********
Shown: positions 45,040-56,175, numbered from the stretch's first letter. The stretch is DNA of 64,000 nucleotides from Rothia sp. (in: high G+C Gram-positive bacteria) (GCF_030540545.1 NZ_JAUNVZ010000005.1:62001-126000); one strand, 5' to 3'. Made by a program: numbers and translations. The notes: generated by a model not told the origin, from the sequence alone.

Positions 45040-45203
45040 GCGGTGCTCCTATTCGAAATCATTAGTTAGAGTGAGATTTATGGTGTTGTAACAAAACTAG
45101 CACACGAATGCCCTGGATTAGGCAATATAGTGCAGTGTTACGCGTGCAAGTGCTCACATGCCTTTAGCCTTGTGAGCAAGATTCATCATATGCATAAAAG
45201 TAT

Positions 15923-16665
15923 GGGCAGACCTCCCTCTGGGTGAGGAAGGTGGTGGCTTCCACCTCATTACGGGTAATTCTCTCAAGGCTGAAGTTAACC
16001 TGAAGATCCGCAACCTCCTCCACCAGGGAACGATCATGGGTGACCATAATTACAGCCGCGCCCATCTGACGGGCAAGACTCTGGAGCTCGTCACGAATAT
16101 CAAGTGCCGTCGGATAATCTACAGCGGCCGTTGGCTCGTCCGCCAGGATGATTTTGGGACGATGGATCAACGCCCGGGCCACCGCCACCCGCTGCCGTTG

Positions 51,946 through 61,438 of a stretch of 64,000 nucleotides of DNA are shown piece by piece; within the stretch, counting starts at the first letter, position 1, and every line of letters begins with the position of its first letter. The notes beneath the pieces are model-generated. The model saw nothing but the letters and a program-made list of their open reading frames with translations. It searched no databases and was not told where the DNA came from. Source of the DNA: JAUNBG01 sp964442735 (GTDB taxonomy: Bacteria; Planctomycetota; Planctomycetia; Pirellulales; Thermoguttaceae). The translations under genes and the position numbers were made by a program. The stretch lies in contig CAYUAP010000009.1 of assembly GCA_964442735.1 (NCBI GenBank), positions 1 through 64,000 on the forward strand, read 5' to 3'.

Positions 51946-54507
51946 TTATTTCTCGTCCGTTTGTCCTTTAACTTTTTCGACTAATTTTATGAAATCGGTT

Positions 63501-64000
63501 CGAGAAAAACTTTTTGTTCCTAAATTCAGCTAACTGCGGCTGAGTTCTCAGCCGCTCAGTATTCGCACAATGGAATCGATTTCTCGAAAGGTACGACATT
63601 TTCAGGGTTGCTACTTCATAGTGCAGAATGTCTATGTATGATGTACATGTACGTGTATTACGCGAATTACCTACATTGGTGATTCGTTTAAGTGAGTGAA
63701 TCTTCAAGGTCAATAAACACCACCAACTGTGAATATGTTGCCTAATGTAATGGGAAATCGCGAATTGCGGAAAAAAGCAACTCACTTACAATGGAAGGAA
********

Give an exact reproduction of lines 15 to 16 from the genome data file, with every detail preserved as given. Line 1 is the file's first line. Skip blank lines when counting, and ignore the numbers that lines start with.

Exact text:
63601 TTCAGGGTTGCTACTTCATAGTGCAGAATGTCTATGTATGATGTACATGTACGTGTATTACGCGAATTACCTACATTGGTGATTCGTTTAAGTGAGTGAA
63701 TCTTCAAGGTCAATAAACACCACCAACTGTGAATATGTTGCCTAATGTAATGGGAAATCGCGAATTGCGGAAAAAAGCAACTCACTTACAATGGAAGGAA